Former Buffalo Bills head coach and current Atlanta offensive coordinator Mike Mularkey is under fire from fans in Atlanta for his unit's hibernation last week, after scoring touchdowns on its first two possessions against Green Bay, and for the maddening "lulls" that have frequently beset the Falcons the past couple seasons. The bothersome part is that there is also a whisper of criticism from within the franchise, with some players suggesting that the team's no-huddle offense should be used more.

 Mularkey often breaks out the no-huddle as a change-of-pace mechanism, but there is some sentiment that it can be used more. Players were more guarded in their comments about the no-huddle in speaking to the local media about it, but have been more in favor of it, seemingly, in non-attributed remarks.

Atlanta has scored just three second-half touchdowns in five games. More notably, despite all the talk of improving explosiveness this year - one of the key factors in the expensive first-round trade-up for wide receiver Julio Jones in the draft - the Falcons haven't been getting as many big plays as planned. According to some statistics, the explosiveness that served as the club's mantra for most of the offseason has been there. Atlanta, for example, has 13 pass plays of 20 or more yards, a pace well ahead of last year's 32.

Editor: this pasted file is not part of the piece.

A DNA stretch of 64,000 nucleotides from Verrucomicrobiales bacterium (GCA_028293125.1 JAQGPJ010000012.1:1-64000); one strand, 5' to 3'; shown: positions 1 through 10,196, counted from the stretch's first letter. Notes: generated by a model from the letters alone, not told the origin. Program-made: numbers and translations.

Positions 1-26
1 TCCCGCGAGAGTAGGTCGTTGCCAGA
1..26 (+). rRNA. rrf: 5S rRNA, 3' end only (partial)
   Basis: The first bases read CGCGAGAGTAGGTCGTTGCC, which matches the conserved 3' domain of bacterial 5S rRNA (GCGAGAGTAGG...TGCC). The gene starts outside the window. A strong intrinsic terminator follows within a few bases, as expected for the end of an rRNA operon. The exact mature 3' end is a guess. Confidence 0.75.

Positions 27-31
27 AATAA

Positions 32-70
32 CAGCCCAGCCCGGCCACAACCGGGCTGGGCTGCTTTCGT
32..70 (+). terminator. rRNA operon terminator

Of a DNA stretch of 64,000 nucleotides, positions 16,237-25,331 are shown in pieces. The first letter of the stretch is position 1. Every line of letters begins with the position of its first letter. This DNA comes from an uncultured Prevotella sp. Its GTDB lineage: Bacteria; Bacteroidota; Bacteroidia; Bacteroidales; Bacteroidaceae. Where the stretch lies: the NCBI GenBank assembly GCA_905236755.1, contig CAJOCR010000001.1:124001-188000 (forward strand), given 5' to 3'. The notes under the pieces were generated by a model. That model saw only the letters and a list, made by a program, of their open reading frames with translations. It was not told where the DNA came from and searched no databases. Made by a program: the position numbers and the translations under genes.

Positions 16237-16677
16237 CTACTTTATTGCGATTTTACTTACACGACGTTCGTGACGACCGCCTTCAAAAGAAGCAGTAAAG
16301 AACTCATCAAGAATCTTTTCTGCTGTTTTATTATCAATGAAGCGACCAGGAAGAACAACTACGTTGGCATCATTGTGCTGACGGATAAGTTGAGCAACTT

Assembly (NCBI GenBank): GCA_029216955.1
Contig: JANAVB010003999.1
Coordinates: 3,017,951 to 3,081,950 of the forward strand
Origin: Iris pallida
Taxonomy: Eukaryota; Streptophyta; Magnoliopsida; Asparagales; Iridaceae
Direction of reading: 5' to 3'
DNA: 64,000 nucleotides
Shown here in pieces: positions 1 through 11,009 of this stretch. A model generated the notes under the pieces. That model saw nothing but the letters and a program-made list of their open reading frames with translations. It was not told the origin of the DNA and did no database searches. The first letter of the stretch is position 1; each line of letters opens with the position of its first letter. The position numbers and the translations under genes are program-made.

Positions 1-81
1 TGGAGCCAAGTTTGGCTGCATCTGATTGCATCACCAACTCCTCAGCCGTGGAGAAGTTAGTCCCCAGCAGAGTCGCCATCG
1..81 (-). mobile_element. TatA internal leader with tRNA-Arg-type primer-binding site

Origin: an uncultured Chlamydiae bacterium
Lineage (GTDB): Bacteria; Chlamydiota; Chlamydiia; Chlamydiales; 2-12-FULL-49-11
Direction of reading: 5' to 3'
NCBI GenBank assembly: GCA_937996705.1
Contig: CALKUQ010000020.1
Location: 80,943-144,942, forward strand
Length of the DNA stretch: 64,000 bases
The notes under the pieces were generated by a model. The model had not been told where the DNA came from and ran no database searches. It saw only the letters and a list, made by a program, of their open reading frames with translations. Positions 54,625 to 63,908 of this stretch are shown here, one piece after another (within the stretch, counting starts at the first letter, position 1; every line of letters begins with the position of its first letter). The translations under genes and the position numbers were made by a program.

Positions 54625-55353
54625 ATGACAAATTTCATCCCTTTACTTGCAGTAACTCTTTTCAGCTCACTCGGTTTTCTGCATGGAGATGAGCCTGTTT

But here's another metric that is troubling: Quarterback Matt Ryan is averaging 6.64 yards per attempt - a number that is used by many scouts to assess how the ball is going up the field - and is averaging just 6.50 yards per throw after a mark of nearly 8.0 yards per attempt as a rookie. Ryan's accuracy has also sputtered in the deep game, and there is concern that, while he is superb in short and intermediate ranges, he misses way too many receivers when throwing deep.


DelRio
Jaguars head coach  Del Rio October 2, 2011 (Getty Images)
No sunshine state:

The three Florida teams have combined for just a 4-10 record and two of the franchises, Jacksonville and Miami, figure to have new coaches in 2012. But if Tony Sparano is ousted in Miami and Jack Del Rio gets the boot from the Jaguars, there is little chance the two franchises will have similar short lists for potential replacements.